If Ingraham believes Minnis’ stewardship does not merit a second term, it would be bad form for him to say so, and unrealistic to expect him to do so.
By choosing not to respond to the question of his endorsement of Minnis’ leadership, Ingraham has in fact already answered the question.
His silence is a clarion blown so as to avoid making any overt statements that would harm his party, not to mention his endorsement of Sands.
While an endorsement of Minnis cannot be fished from Ingraham’s lake of affirmations, former Prime Minister and former Progressive Liberal Party (PLP) Leader Perry Christie has publicly endorsed PLP Leader Philip Brave Davis on numerous occasions, and has called on PLPs to rally around Davis to return their party to power.
It is well known in political circles that there have been tensions between Davis and Christie over the years, but a key difference between the current leaders of both major parties is that Davis has never publicly disparaged his party’s former leader.
Davis has also not been publicly accused of trying to purge the PLP of Christie supporters.
Wisely recognizing that to do so would create a level of division and animus detrimental to his position and his party’s chances at the polls, Davis ensured – at minimum for public consumption – that Christie had a conspicuous place in the party’s efforts to regain power.
It is a posture of acumen and maturity that Minnis failed to demonstrate this term.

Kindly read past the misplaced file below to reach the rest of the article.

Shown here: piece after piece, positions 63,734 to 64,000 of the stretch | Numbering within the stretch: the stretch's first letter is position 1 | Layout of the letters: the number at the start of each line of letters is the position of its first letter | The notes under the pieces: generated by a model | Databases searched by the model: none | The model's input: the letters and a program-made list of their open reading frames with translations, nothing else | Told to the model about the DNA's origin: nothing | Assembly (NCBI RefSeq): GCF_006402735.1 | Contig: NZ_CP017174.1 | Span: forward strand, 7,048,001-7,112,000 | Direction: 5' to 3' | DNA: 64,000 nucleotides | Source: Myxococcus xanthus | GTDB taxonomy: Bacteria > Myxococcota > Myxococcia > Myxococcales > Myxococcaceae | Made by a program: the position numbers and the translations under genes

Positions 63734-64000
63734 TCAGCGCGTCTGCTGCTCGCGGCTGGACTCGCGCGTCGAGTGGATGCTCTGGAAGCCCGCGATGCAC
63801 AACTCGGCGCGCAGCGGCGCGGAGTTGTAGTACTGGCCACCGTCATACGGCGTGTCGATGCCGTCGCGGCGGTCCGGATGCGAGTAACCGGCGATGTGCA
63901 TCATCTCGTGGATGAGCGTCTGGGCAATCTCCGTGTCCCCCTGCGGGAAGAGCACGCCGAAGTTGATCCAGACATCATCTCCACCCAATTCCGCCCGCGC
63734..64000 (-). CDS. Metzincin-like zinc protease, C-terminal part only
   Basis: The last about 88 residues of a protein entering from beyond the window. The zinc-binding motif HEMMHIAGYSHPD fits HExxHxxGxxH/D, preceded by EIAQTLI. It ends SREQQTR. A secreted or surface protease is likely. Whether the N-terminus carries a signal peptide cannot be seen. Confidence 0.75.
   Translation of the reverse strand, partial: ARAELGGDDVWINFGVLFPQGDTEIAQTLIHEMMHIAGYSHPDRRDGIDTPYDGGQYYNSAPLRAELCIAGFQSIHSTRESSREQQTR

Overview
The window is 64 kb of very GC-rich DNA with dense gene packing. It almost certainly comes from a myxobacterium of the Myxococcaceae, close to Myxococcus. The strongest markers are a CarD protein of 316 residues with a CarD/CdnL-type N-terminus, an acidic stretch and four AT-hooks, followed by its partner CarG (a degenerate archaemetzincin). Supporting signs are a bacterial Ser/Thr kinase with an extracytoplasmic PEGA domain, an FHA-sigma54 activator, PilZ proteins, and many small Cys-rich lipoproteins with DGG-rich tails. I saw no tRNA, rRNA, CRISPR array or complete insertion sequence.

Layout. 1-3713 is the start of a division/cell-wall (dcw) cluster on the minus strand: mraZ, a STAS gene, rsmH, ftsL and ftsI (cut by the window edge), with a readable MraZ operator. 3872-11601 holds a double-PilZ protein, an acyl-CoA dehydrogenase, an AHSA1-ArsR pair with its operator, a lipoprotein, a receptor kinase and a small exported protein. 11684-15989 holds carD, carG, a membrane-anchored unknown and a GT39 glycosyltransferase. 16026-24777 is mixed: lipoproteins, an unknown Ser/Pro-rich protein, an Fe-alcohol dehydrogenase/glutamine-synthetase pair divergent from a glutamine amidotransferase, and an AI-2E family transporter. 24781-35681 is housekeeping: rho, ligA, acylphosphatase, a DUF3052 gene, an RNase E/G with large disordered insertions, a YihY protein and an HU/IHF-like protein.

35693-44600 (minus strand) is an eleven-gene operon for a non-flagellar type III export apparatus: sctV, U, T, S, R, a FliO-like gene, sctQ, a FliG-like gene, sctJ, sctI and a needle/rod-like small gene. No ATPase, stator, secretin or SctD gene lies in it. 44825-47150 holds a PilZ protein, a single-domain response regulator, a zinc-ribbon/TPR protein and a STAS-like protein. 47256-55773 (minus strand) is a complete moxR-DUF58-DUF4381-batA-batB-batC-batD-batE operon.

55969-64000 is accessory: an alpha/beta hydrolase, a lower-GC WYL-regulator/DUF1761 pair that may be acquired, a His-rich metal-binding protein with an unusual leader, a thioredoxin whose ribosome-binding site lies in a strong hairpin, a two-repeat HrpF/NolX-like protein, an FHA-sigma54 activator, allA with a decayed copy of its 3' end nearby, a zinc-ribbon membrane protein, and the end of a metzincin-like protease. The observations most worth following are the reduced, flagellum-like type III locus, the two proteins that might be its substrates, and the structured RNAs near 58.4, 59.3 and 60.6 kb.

By behaving as though he was seeking to rewrite the history of the FNM to place himself at the apex to the exclusion of all whose unquestioning loyalty he could not secure, Minnis became for his party a perpetual divider rather than its chief unifier.
Some Minnis supporters are probably less than happy with Ingraham’s appearance in Elizabeth, and in fabled fox and the grapes fashion, might even argue that their former leader’s political existence is irrelevant.
To attack their former leader or Sands over a perceived slight to Minnis would be counterproductive to the party’s overall efforts, however, keeping in mind the African proverb, “Houses built close together burn together”, which in this context means you cannot hurt one team member without hurting the entire team.
Ingraham’s existence was certainly not deemed irrelevant just over four short years ago, when the FNM inarguably benefitted from his rally appearances ahead of the 2017 general election.
Those appearances fired up the party’s base wherein many FNMs had been debating whether to vote at all, and could have the same effect with voters in Elizabeth this month.
At that time, Ingraham endorsed Minnis’ bid to become the country’s next prime minister, and encouraged Bahamians to vote FNM in pursuit of that bid, no doubt hoping his party would perform to the standard of which the Bahamian people had become accustomed.
These are declarations Ingraham now appears unprepared to make.
To find answers to the question of why this is so, Bahamians might look to soured relations between both men, but would find even more substantive answers when they consider what the FNM has become this term, versus what it worked hard to accomplish during its three non-consecutive terms in office.
NOT THE FNM WE USED TO KNOW